“Three Amigos” is what Matt Wynne calls the meeting to discuss the Gherkin scenarios before development starts. The Three Amigos involves the business, development and testing voices. However who turns up, where they meet, what they produce in the meeting, the homework to complete after the meeting, and who does that homework can all vary depending on the particular team.
When Kanban folk talk to Scrum people the conversation can often get heated with recriminations and finger pointing. Personally I’ve got a pragmatic, or eclectic, style of Lean-Agile. None of the published methods are the silver bullet. But they all have something useful to offer.
“Stand up please”. Old habits die hard and because I started Agile with Extreme Programming I “Stand up”, I don’t “Scrum”. Otherwise the two types of meeting are pretty similar. “What have you done since we last met? What will you do before we meet again? Any impediments?”
Great meeting. Wrong questions.
As Mike Cohn explained back in 2006, and Matt Wynne reminded me last year, the daily meeting is a Planning session. It is part of Mike’s planning onion because the aim of the “Stand up” is to develop the plan for the day.
Today I bumped into an article Bryan Zarnett wrote for the Scrum Alliance. I read the article mainly because the title caught my eye in Google – Running the Scrum of Scrums: Agile Program Management.
This leapt out at me because of the claim that the Scrum of Scrums is the same as Agile Programme Management. It isn’t.
Lean-Agile offers two productivity measures: Velocity and Throughput. It is possible to improve both over time but there is little point in management demanding that a development team improve either because both metrics are very simple to fudge.
There is also little point in using either of these productivity measures in product development. The focus is discovery not churning stuff out.
Where a productivity measure is useful is in a project or programme. Where somebody is wanting to know when the team will be finished. Or, conversely, how much functionality will be delivered before the time and/or money has run out.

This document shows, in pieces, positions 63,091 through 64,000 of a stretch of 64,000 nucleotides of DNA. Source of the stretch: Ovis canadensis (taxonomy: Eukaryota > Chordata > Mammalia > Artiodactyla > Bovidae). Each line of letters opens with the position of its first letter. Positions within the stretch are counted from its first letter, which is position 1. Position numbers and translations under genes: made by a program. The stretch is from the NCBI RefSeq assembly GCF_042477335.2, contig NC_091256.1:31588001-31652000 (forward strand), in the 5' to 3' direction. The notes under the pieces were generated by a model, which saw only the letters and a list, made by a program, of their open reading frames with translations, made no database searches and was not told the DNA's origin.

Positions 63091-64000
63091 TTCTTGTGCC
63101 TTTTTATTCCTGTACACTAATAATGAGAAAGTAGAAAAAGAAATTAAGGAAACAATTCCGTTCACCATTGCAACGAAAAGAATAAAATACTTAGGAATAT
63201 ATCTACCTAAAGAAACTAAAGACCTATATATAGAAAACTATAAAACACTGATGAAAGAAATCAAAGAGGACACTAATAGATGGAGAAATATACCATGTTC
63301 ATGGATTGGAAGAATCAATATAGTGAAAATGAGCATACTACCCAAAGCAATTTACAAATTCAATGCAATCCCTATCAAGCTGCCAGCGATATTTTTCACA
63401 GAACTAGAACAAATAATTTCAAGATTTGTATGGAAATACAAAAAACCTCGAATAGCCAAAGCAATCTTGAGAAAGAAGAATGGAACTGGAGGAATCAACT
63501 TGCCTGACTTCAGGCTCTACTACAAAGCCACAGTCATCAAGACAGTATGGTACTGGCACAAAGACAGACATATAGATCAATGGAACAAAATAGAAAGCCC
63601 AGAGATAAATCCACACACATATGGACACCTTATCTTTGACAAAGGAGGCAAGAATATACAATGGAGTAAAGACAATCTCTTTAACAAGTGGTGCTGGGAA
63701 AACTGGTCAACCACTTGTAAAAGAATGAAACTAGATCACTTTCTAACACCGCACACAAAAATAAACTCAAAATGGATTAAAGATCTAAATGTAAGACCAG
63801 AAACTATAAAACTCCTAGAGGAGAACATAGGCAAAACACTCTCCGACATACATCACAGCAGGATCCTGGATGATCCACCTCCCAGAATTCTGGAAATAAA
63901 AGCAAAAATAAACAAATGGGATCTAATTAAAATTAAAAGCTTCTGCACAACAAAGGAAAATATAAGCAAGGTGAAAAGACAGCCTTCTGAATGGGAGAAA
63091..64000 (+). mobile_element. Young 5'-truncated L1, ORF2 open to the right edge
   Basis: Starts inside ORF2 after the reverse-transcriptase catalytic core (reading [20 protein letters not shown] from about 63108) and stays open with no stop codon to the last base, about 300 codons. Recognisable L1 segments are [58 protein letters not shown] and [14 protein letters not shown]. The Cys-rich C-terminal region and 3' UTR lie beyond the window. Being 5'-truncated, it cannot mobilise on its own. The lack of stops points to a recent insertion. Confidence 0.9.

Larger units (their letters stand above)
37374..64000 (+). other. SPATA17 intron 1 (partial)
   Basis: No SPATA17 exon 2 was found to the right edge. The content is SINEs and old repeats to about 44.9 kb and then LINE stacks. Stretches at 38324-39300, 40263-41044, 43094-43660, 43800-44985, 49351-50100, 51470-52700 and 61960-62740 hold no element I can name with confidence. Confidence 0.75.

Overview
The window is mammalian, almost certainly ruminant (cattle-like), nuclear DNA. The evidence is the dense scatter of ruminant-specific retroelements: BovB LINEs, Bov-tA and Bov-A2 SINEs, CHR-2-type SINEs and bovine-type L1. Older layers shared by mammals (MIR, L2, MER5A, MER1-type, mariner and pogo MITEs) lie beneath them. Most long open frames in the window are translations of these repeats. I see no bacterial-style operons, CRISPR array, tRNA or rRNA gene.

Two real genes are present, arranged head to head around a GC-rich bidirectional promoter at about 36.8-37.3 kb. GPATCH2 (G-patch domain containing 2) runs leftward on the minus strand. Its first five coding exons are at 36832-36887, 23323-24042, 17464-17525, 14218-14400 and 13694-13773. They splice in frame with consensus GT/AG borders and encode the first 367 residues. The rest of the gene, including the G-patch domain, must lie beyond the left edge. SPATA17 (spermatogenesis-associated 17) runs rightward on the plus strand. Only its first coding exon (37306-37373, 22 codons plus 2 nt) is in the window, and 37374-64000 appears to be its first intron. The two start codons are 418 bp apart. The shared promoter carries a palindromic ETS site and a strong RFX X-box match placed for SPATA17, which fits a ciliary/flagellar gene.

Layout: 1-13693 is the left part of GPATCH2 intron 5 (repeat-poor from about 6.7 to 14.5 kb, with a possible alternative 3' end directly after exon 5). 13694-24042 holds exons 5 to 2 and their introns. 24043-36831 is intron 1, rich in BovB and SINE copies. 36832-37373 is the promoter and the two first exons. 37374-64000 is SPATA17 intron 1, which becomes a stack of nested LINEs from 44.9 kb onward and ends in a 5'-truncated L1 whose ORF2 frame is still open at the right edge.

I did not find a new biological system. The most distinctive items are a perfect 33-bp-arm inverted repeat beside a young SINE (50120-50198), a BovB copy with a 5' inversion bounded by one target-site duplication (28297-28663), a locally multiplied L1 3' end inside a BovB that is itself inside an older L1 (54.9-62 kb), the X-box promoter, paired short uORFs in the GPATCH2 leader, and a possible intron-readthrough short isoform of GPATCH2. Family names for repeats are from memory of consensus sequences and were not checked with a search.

I’m a Scrumbut and I’m proud of it.
Simon Baker (@energizr) recently tweeted “If ur a scrummaster protecting the team is a bad move. Help the team fend for itself. Shielding ppl from the big bad world creates ignorance” (04 Sep 2012). Simon might be right about creating ignorance, but the Scrum Master as a shield might also be good for delivering the project.
Jim Highsmith proposed two simple strategies for successful software development: Build Less, Start Sooner.
Jim’s observation is genius, but I would add “Innovate Constantly”.
This is what having a large number of tasks unfinished at end of Sprint looks like:
It is best to avoid over commitment so the answer to “What do I do When Tasks in the Sprint Plan are not Finished?” is to lower your expectations next time you go into planning. Using Scrum language you should ensure the team only commit to what is achievable, and that is obviously less than they thought was possible the last time around.
You’ve also got to tidy the up the mess left by the previous Sprint. Have a look at the unfinished tasks and decide if they are necessary for your high priority user stories. If so, then schedule them into the next Sprint. If not, then forget about them.
Finally, you have to decide what credit you can give yourself, i.e. what velocity you earned in the previous Sprint. Personally I start hard line about this. You can only claim a user story if it is completed, so you can only add the story points for that user story if all the tasks have been completed. No partial credit.
Having said that:
- If you find that the unfinished tasks are actually unnecessary then you can claim credit for the whole user story.
- It is sometimes possible to split a user story into meaningful sub-parts. If one of the sub-parts has been completed then you can claim the story points of the sub-part for velocity
This post is part of my What do I do When … ? series. Please drop me a line or add a comment if you’ve got a question you’d like answered.
So your boss comes to you mid-sprint and demands a new oscillating-email-ingest-engine. Right now. Nothing else is higher priority.
Scrum says “Say no”. I think the discussion is more nuanced.